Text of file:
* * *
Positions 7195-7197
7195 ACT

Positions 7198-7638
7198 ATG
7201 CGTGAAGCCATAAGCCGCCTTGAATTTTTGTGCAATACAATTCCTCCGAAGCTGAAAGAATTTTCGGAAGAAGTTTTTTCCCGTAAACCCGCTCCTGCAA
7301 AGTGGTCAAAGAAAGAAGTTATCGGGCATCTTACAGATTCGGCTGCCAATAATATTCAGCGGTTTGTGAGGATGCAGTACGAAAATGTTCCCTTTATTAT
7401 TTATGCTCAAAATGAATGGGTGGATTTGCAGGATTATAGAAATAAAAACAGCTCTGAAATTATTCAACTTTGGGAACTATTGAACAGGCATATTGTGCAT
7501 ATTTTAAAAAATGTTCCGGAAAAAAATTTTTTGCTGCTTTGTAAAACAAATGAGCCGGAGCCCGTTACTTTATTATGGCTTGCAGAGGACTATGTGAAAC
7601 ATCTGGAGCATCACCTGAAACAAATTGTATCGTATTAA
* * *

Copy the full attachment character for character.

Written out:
Positions 7195-7197
7195 ACT

Positions 7198-7638
7198 ATG
7201 CGTGAAGCCATAAGCCGCCTTGAATTTTTGTGCAATACAATTCCTCCGAAGCTGAAAGAATTTTCGGAAGAAGTTTTTTCCCGTAAACCCGCTCCTGCAA
7301 AGTGGTCAAAGAAAGAAGTTATCGGGCATCTTACAGATTCGGCTGCCAATAATATTCAGCGGTTTGTGAGGATGCAGTACGAAAATGTTCCCTTTATTAT
7401 TTATGCTCAAAATGAATGGGTGGATTTGCAGGATTATAGAAATAAAAACAGCTCTGAAATTATTCAACTTTGGGAACTATTGAACAGGCATATTGTGCAT
7501 ATTTTAAAAAATGTTCCGGAAAAAAATTTTTTGCTGCTTTGTAAAACAAATGAGCCGGAGCCCGTTACTTTATTATGGCTTGCAGAGGACTATGTGAAAC
7601 ATCTGGAGCATCACCTGAAACAAATTGTATCGTATTAA